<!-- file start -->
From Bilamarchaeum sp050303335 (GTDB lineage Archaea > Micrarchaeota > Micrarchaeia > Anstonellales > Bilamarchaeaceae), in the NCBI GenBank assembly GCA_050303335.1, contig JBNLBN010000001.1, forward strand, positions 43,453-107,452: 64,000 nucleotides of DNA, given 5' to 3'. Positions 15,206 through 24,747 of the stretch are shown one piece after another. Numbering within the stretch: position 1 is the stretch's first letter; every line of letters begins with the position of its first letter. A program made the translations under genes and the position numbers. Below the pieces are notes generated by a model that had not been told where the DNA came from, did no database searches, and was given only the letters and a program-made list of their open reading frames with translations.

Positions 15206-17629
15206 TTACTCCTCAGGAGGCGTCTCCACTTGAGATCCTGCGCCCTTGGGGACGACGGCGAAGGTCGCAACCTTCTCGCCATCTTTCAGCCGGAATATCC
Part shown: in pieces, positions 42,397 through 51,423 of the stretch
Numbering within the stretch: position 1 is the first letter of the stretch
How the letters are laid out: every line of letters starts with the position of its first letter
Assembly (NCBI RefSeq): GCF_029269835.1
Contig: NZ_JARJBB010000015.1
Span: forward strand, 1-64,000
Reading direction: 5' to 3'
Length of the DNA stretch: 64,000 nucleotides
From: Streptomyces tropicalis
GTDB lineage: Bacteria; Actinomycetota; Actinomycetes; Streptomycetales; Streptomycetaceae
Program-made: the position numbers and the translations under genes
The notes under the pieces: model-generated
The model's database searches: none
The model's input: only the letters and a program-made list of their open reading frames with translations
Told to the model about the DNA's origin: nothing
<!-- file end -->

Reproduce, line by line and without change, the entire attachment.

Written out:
From Bilamarchaeum sp050303335 (GTDB lineage Archaea > Micrarchaeota > Micrarchaeia > Anstonellales > Bilamarchaeaceae), in the NCBI GenBank assembly GCA_050303335.1, contig JBNLBN010000001.1, forward strand, positions 43,453-107,452: 64,000 nucleotides of DNA, given 5' to 3'. Positions 15,206 through 24,747 of the stretch are shown one piece after another. Numbering within the stretch: position 1 is the stretch's first letter; every line of letters begins with the position of its first letter. A program made the translations under genes and the position numbers. Below the pieces are notes generated by a model that had not been told where the DNA came from, did no database searches, and was given only the letters and a program-made list of their open reading frames with translations.

Positions 15206-17629
15206 TTACTCCTCAGGAGGCGTCTCCACTTGAGATCCTGCGCCCTTGGGGACGACGGCGAAGGTCGCAACCTTCTCGCCATCTTTCAGCCGGAATATCC
Part shown: in pieces, positions 42,397 through 51,423 of the stretch
Numbering within the stretch: position 1 is the first letter of the stretch
How the letters are laid out: every line of letters starts with the position of its first letter
Assembly (NCBI RefSeq): GCF_029269835.1
Contig: NZ_JARJBB010000015.1
Span: forward strand, 1-64,000
Reading direction: 5' to 3'
Length of the DNA stretch: 64,000 nucleotides
From: Streptomyces tropicalis
GTDB lineage: Bacteria; Actinomycetota; Actinomycetes; Streptomycetales; Streptomycetaceae
Program-made: the position numbers and the translations under genes
The notes under the pieces: model-generated
The model's database searches: none
The model's input: only the letters and a program-made list of their open reading frames with translations
Told to the model about the DNA's origin: nothing